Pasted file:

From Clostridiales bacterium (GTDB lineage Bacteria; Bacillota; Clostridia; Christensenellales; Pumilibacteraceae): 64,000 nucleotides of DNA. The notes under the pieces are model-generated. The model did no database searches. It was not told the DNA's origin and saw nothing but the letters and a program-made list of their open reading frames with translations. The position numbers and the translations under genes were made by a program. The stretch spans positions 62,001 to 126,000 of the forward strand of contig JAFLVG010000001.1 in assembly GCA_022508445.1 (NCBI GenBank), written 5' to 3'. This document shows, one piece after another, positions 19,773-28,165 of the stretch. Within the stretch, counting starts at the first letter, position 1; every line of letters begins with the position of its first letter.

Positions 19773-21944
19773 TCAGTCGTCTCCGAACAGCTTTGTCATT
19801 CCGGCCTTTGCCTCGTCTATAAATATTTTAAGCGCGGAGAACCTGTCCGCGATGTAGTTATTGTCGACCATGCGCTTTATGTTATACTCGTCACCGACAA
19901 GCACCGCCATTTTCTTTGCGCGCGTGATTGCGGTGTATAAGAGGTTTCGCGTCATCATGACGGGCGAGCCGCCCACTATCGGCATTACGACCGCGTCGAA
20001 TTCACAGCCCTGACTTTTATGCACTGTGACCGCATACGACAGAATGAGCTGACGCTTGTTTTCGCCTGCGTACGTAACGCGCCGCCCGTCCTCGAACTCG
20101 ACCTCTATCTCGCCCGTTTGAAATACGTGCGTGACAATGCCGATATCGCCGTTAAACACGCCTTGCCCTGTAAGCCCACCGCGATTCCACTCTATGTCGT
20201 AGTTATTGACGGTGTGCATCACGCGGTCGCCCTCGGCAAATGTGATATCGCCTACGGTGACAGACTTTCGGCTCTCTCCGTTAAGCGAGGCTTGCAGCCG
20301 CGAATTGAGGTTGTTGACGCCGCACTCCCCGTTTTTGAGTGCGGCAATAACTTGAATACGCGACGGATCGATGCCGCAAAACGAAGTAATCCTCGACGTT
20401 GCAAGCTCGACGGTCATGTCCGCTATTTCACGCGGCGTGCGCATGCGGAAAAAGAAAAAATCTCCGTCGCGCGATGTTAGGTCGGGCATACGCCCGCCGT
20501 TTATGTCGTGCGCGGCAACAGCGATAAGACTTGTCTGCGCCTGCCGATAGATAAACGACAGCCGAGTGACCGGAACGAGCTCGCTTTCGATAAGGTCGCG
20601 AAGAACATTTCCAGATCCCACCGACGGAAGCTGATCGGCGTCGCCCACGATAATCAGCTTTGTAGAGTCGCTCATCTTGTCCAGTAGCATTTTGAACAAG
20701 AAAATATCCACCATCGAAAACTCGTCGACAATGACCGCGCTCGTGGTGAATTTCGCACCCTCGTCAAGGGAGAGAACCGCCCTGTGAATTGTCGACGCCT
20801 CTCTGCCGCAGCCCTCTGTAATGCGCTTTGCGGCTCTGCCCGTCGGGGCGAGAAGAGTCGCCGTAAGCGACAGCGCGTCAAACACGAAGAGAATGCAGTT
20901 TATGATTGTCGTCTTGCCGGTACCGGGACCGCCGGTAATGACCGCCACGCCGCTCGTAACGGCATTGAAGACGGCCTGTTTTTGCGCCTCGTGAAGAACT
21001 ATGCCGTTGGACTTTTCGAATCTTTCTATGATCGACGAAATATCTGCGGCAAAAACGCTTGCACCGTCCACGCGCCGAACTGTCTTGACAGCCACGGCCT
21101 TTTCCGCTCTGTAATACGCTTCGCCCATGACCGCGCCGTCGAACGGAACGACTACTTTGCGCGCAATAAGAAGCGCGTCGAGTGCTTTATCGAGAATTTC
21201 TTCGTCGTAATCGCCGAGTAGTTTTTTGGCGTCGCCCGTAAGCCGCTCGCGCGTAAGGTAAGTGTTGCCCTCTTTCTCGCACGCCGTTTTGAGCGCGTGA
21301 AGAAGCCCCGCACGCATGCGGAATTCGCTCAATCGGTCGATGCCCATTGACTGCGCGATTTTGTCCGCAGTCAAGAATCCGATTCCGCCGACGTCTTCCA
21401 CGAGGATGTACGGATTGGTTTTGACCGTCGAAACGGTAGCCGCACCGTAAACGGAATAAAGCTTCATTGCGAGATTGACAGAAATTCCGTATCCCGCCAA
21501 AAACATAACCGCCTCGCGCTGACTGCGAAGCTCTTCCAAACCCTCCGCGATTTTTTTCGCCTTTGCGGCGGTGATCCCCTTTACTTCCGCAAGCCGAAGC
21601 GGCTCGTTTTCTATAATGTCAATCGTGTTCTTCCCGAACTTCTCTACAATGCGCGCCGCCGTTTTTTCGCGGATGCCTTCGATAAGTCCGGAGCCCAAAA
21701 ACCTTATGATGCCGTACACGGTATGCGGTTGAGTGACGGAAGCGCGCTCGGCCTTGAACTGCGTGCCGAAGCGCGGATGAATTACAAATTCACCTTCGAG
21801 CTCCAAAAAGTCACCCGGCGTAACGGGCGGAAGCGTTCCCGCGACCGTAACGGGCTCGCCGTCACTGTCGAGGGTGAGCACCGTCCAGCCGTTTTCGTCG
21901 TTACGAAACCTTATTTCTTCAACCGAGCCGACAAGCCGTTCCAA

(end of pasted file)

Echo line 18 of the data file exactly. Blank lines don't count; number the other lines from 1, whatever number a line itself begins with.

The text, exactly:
21201 TTCGTCGTAATCGCCGAGTAGTTTTTTGGCGTCGCCCGTAAGCCGCTCGCGCGTAAGGTAAGTGTTGCCCTCTTTCTCGCACGCCGTTTTGAGCGCGTGA